The stormy petrel As Juanita quitted the room she heard Sarrion ask Evasio Mon if he had lunched. And Mon admitted that he had as yet omitted that meal. Juanita shrugged her shoulders. It is only in later life that we come to realise the importance of meals. If Mon was hungry he should have said so. She gave no further thought to him. She hated him. She was glad to think that he should have suffered, even if his pain was only hunger. What was hunger, she asked herself, compared with a broken heart? One was a passing pang that could be alleviated, could be confessed to the first comer, while a broken heart must be hidden at any cost from all the world.
She met Cousin Peligros coming towards the drawing-room in her best black silk dress, and in what might have been called a fluster of excitement at the thought of a visitor, if such a word had been applicable to her placid life of self-deception. Juanita made some small jest and laughed rather eagerly at it as she passed the pattern lady on the stairs.
She was very calm and collected; being a determined person, as many seemingly gay and light-hearted people are. She was going to leave Torre Garda and Marcos, who had married her for her money. It is characteristic of determined people that they are restricted in their foresight. They look in front with eyes so steady and concentrated that they perceive no side issues, but only the one path that they intend to tread. Juanita was going back to Pampeluna, to Sor Teresa at the convent school in the Calle de la Dormitaleria. She recked nothing of the Carlists, of the disturbed country through which she had to pass.
She had never lacked money, and had sufficient now for her needs. The village of Torre Garda could assuredly provide a carriage for the journey; or, at the worst, a cart. Anything would be better than remaining in this house—even the hated school in the Calle de la Dormitaleria. She had always known that Sor Teresa was her friend, though the Sister Superior’s manner of indicating friendship had not been invariably comprehensible.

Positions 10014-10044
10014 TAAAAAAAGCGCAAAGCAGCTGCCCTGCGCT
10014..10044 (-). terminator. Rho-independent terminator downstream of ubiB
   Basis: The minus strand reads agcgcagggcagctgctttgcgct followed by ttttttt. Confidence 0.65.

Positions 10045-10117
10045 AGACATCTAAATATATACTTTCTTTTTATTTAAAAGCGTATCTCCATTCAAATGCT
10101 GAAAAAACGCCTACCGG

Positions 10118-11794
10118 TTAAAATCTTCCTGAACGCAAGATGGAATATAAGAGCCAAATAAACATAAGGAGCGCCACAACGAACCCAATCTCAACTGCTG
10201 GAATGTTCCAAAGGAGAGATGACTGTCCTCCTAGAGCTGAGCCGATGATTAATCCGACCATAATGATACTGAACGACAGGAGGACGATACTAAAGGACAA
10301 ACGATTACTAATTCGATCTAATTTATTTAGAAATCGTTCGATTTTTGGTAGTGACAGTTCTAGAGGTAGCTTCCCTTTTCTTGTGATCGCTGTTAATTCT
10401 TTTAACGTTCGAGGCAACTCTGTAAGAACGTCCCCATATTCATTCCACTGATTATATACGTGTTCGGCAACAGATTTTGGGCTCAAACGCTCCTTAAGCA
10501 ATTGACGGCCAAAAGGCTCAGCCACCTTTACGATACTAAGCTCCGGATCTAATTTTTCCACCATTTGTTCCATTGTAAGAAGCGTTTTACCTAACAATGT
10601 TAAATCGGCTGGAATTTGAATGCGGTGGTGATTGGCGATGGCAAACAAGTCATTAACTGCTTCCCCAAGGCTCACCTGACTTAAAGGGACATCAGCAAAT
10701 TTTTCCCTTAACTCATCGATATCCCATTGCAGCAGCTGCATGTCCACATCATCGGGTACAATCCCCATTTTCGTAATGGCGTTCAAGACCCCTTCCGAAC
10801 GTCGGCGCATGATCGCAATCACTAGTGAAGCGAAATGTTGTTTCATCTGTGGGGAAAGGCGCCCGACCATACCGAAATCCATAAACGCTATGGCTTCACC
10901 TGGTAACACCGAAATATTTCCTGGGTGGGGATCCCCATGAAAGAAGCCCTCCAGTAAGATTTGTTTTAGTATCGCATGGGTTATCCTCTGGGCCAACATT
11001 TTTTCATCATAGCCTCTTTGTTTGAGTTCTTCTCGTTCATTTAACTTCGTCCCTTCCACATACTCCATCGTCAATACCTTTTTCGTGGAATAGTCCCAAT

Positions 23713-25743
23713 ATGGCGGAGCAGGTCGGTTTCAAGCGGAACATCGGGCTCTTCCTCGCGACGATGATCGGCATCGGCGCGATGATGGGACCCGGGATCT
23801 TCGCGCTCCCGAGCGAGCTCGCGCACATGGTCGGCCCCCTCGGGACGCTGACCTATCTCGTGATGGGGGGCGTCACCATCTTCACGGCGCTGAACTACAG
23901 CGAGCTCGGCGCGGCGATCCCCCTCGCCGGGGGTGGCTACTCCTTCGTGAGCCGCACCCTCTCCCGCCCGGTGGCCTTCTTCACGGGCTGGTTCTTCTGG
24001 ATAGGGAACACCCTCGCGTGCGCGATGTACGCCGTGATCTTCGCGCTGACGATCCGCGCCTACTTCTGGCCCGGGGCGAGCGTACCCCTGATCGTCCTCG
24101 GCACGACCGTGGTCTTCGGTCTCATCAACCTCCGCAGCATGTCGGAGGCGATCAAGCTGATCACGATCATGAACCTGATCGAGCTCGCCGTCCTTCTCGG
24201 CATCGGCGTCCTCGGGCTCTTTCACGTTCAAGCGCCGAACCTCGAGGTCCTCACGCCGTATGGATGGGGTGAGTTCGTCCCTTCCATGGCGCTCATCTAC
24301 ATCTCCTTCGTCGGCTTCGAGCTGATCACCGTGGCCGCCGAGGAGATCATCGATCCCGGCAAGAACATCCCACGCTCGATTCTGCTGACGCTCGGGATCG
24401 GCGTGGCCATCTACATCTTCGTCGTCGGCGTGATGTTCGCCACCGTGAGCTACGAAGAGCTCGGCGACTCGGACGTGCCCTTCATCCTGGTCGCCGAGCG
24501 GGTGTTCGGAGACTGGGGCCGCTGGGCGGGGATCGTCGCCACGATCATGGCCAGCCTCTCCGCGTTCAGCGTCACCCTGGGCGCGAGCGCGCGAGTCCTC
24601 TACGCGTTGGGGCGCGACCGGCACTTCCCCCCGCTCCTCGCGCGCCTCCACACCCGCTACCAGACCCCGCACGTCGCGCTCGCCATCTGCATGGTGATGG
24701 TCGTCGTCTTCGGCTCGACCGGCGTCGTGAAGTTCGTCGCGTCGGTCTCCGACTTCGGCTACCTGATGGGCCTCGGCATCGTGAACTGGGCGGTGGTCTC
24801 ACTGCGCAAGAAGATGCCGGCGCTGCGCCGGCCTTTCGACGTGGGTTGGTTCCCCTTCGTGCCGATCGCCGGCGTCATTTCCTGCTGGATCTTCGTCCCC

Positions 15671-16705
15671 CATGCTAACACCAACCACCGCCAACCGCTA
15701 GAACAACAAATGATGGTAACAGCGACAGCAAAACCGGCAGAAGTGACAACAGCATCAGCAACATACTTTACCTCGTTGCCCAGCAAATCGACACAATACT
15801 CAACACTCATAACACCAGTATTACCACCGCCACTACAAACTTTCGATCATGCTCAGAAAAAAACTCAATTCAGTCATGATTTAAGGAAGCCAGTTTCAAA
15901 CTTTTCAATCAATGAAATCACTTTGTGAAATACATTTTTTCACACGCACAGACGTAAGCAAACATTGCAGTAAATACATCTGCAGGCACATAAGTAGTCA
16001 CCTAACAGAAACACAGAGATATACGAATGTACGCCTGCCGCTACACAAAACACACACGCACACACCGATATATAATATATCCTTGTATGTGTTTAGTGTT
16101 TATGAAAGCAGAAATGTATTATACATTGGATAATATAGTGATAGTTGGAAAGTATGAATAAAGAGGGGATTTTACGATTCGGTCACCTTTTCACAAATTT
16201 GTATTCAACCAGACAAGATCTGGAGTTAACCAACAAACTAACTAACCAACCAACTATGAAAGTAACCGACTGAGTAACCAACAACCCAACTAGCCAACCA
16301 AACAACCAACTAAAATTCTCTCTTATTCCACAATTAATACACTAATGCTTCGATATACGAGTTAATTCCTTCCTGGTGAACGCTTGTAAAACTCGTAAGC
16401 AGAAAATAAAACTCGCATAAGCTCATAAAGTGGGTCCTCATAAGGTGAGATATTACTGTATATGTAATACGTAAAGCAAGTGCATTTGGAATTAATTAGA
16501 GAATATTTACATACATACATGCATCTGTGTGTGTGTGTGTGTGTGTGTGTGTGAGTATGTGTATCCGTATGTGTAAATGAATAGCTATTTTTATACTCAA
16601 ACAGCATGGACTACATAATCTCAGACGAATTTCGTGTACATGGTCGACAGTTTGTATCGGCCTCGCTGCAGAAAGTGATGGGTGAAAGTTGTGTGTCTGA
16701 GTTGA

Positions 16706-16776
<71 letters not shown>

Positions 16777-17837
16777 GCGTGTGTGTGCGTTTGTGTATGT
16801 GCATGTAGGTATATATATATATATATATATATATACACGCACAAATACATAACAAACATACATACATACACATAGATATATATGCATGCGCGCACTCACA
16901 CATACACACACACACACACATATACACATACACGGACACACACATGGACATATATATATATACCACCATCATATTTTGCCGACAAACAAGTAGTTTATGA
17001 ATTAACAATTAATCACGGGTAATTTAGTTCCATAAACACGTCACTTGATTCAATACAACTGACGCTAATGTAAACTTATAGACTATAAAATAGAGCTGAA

Juanita took a cloak and what money she could find. She was not a very tidy person, and the money had to be collected from odd trinket-boxes and discarded purses. Marcos was still talking politics with his friend from the mountains when she passed beneath his window. Sarrion and Evasio Mon had gone to the dining-room, where, it was to be presumed, Cousin Peligros had followed them. She professed a great admiration for Evasio Mon, who was on familiar terms with people of the highest distinction. An hour’s start would be sufficient. In that time she could be half-way to Pampeluna. Secrecy was of course out of the question.
The drawing-room window was open. Juanita paused on the threshold for a moment. Then she went into the room and scribbled a hurried note—not innocent of blots—which she addressed to Marcos. She left it on the writing-table and carrying her cloak over her arm she hurried down a zigzag path concealed in a thicket of scrub-oak to the village of Torre Garda.